Therefore, the purpose of the present study was to carry out a forward dosimetry approach (shown in Figure 1), using data from chemical doses administered to animals to predict their concentrations in humans. As test substances, nicotine and its primary metabolite cotinine were selected because as mentioned, they are widely used as biomarkers for tobacco smoke, in spite of the complex metabolic fate of nicotine [19,20]. We report herein that the adjusted animal biomonitoring equivalents after orally administered doses at a no-observed-adverse-effect level (NOAEL) in rat studies were scaled to human biomonitoring equivalents using known species allometric scaling factors and human metabolic data with a simple PBPK model. A typical study of the biomonitoring of nicotine and cotinine in the a representative pooled blood of Japanese smokers [18] supported the PBPK model used in the present study.

Figure 1.
Approach for calculating blood-based biomonitoring equivalents for nicotine. PK, pharmacokinetics. Biomonitoring of nicotine and cotinine in plasma was carried out in male Japanese smokers.

2. Experimental Section

2.1. Chemicals, Animals, and Enzyme Preparations

Nicotine and cotinine were obtained from Wako Pure Chemicals (Osaka, Japan). Male rats (7 weeks old) were treated daily with nicotine (1.0 mg/kg body weight) orally for 14 days or interperitoneally for 3 days, based on a NOAEL dose [21]. This study was approved by the experimental animal committee of Showa Pharmaceutical University. Liver microsomes from male Sprague-Dawley rats (7 weeks old) treated with nicotine (1.0 mg/kg) and from untreated controls were prepared as described previously [22]. Microsomal P450 contents were determined spectrally by the established method [23,24]. Protein concentrations were measured by using a bicinchoninic acid (BCA) protein assay kit (Pierce, Rockford, IL, USA). Pooled liver microsomes from humans were obtained from BD Biosciences (Woburn, MA, USA). Typical P450 substrates, their reaction products, and other reagents used in this study were obtained from the sources described previously or were of the highest quality commercially available [22,25].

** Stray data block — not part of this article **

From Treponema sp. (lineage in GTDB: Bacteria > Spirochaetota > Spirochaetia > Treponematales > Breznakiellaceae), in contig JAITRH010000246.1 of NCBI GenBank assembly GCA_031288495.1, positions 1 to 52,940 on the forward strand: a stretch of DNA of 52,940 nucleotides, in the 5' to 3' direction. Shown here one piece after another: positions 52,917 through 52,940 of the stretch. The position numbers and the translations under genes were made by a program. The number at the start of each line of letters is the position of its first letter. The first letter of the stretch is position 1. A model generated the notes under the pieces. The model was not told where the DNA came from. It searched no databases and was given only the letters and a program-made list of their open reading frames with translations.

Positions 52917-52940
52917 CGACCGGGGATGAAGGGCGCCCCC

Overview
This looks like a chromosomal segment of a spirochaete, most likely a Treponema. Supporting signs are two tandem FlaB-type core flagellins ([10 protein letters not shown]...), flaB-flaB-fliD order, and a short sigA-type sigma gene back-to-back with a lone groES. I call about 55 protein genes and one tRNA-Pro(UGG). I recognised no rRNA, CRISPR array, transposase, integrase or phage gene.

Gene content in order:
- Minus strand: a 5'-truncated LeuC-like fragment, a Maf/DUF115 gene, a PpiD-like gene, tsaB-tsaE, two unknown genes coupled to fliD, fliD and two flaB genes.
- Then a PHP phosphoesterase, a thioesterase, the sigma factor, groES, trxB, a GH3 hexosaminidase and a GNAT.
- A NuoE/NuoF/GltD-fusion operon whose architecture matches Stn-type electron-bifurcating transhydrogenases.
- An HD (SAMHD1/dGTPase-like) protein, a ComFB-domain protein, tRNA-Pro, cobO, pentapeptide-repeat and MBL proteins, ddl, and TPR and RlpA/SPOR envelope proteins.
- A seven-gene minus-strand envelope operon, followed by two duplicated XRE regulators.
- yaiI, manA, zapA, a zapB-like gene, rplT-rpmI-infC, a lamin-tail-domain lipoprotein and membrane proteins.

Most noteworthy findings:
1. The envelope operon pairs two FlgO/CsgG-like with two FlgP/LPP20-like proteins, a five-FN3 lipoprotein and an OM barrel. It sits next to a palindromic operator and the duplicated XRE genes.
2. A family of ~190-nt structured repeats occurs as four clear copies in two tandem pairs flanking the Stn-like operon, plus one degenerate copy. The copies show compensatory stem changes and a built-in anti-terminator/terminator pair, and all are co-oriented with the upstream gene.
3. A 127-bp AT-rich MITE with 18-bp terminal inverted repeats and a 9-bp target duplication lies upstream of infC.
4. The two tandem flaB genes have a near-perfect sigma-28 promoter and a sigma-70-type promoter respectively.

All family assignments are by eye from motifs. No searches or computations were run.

Typical P450-dependent marker oxidation activities were measured in liver microsomes in rats to evaluate enzyme inductions on treatment with nicotine. Activities for the O-dealkylation of ethoxyresorufin (20 μM, for P450 1A) and pentoxyresorufin (100 μM, P450 2B) and for testosterone 7α-hydroxylation (200 μM, P450 2A), tolbutamide methyl hydroxylation (1,000 μM, P450 2C), bufuralol 1′-hydroxylation (20 μM, P450 2D), chlorzoxazone 6-hydroxylation (50 μM, P450 2E), and midazolam 1′- and 4-hydroxylation (100 μM, P450 3A) were assayed according to the described high performance liquid chromatography methods [22,26,27].

2.2. Nicotine and Cotinine Determinations in Biological Samples from Rats and Human Smokers

This study was approved by the ethics committee of Showa Pharmaceutical University. Blood and urine samples from individual rats and pooled human plasma from five male Japanese smokers (22–44 years old [18]) were diluted 10-fold with water. Nicotine and cotinine concentrations in these samples were measured by a liquid chromatography/mass spectrometry (LC/MS) system [28]. A Quattro micro API mass analyzer (Waters, Tokyo, Japan) was operated in the electrospray positive ionization mode and was directly coupled to a Waters LC 2695 system with an octadecylislane C18 column (Atlantis, 3 μm, 2.1 mm × 100 mm) and MassLynx NT4.1 software for data acquisition (Waters). To tune the mass spectrometer, the cone voltage was optimized to maximize the intensity of the precursor ions for nicotine (m/z = 163) and cotinine (m/z = 177). The collision energy was then adjusted to optimize the signal. Typical tuning conditions were as follow: electrospray capillary voltage, 3.2 kV; sample cone voltage for nicotine and cotinine, 28 and 38 V; and collision energy, 19 and 23 eV, respectively, at a collision gas (Ar) pressure of 1.6 × 10−4 kPa. The gradient mobile phase consisted of 50 mM ammonium formate (pH 5.0) and CH3CN (v/v): 0–3 min with 5% CH3CN (v/v) in 50 mM ammonium formate; for 3–8 min with 5%–30% CH3CN (v/v); for 8–11 min with 30% CH3CN; and for 11–18 min with 30%–5% CH3CN (v/v), at a flow rate of 0.25 mL min−1.